Monkeypox

2022 U.S. Monkeypox Outbreak

CDC is closely tracking cases of monkeypox recently detected in the United States.  CDC urges healthcare providers in the U.S. to be alert for patients who have rash illnesses consistent with monkeypox.

2022 U.S. Outbreak

What is Monkeypox?

Monkeypox is a disease caused by infection with monkeypox virus. An outbreak is occurring around the world in areas where monkeypox is not usually found. Previously, monkeypox was found mainly in Central and West Africa, often in forested areas.

People infected with monkeypox develop a rash that can look like pimples or blisters and the rash may be painful or itchy.

What are the symptoms?

Symptoms of monkeypox can include:

  • Fever
  • Headache
  • Muscle aches and backache
  • Swollen lymph nodes
  • Chills
  • Exhaustion
  • Respiratory symptoms (e.g. sore throat, nasal congestion, or cough)
  • A rash that can look like pimples or blisters and may be painful or itch that may be located on or near the genitals (penis, testicles, labia, and vagina) or anus (butthole) but could also be on other areas like the hands, feet, chest, face, or mouth. The rash will go through several stages, including scabs, before healing. The illness typically lasts 2–4 weeks.

How does monkeypox spread?

Monkeypox can spread to anyone through close, personal, often skin-to-skin contact, including:

  • Direct contact with monkeypox rash, scabs, or body fluids from a person with monkeypox.
  • Touching objects, fabrics (clothing, bedding, or towels), and surfaces that have been used by someone with monkeypox.
  • Contact with respiratory secretions from someone with monkeypox.
  • Direct contact can happen during intimate contact, including:
    • Oral, anal, and vaginal sex or touching the genitals (penis, testicles, labia, and vagina) or anus (butthole) of a person with monkeypox.
    • Hugging, massage, and kissing.
    • Prolonged face-to-face contact.
    • Touching fabrics and objects during sex that were used by a person with monkeypox and that have not been disinfected, such as bedding, towels, fetish gear, and sex toys.

It’s also possible for people to get monkeypox from infected animals if they are scratched or bitten by the animal or by preparing or eating meat or using products from an infected animal.

Who is at risk?

Anyone in close contact with a person with monkeypox can get it and should take steps to protect themselves. 

Travelers who plan to attend gatherings that may place them in close, skin-to-skin contact with someone who has monkeypox may be at higher risk of getting infected.

People who care for someone who has monkeypox without wearing gloves and a well-fitting mask are also more likely to get infected. Travelers such as veterinarians and wildlife professionals may be at risk if they work with infected animals.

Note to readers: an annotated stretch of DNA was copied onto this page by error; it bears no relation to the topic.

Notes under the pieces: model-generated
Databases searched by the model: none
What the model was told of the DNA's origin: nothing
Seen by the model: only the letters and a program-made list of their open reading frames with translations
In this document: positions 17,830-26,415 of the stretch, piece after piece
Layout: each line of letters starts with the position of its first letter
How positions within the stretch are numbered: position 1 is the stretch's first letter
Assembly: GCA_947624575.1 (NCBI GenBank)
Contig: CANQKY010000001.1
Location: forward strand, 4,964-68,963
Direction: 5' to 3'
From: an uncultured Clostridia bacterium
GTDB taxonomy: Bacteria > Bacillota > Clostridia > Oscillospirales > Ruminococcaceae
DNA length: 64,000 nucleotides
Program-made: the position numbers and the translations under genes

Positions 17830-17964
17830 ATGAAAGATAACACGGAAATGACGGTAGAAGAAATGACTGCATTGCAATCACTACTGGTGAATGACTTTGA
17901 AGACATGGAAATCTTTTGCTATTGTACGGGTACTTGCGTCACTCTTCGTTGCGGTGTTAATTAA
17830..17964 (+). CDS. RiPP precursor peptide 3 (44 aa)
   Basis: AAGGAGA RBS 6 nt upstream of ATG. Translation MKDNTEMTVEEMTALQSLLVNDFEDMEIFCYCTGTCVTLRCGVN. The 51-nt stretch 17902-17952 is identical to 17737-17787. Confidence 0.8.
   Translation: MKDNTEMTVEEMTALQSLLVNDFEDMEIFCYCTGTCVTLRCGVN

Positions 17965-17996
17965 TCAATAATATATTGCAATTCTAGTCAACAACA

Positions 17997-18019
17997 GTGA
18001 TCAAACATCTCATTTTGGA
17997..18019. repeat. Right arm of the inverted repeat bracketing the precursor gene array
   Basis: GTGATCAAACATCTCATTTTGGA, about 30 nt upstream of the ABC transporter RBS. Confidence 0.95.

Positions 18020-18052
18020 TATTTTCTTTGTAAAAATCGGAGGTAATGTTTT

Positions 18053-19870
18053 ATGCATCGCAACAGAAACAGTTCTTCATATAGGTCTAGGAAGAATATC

What can travelers do to prevent Monkeypox?

Travelers can protect themselves against infection by taking the following steps.

  • Avoid close, skin-to-skin contact with people who have a rash that looks like monkeypox.
    • Do not touch the rash or scabs of a person with monkeypox.
    • Do not kiss, hug, cuddle or have sex with someone with monkeypox.
  • Avoid contact with objects and materials that a person with monkeypox has used.
    • Do not share eating utensils or cups with a person with monkeypox.
    • Do not handle or touch the bedding, towels, or clothing of a person with monkeypox.
  • Wash your hands often with soap and water or use an alcohol-based hand sanitizer, especially before eating or touching your face and after you use the bathroom.

In Central and West Africa, avoid contact with animals that can spread monkeypox virus, usually rodents and primates. Also, avoid sick or dead animals, as well as bedding or other materials they have touched.

What should you do if you develop monkeypox symptoms?

If you have symptoms of monkeypox or had close contact with someone who has monkeypox, talk to your healthcare provider. If you have symptoms, do not travel until you confirm you do not have monkeypox.

Do Not Travel if You Have Monkeypox
  • Isolate at home or in another location until your symptoms are gone and your rash has healed; this means all scabs have fallen off and a fresh layer of skin has formed.
  • If you have monkeypox and must travel:
    • Make sure that you do not have fever or respiratory symptoms such as sore throat, nasal congestion, or cough.
    • Cover your rash and wear a well-fitting mask.
Additional Travel Considerations
  • If you test positive for monkeypox while at your international destination, you may be subject to local public health laws and regulations. These could include requirements to isolate and not being allowed travel until you are no longer considered contagious.
  • If you have been in contact with a person who has monkeypox and travel internationally, you may be subject to local public health laws and regulations. These could include requirements to quarantine and not being allowed travel until you are no longer at risk for developing monkeypox.
  • Some countries are screening arriving passengers for symptoms of monkeypox. If you have symptoms, you may be required to isolate and be tested for monkeypox. Check your destination’s ministry of health or US embassy website to learn about arrival procedures.
  • If you need medical care abroad, see Getting Health Care During Travel. Consider travel health and medical evacuation insurance. Options for treatment may not be available in some countries.

Traveler Information

Clinician Information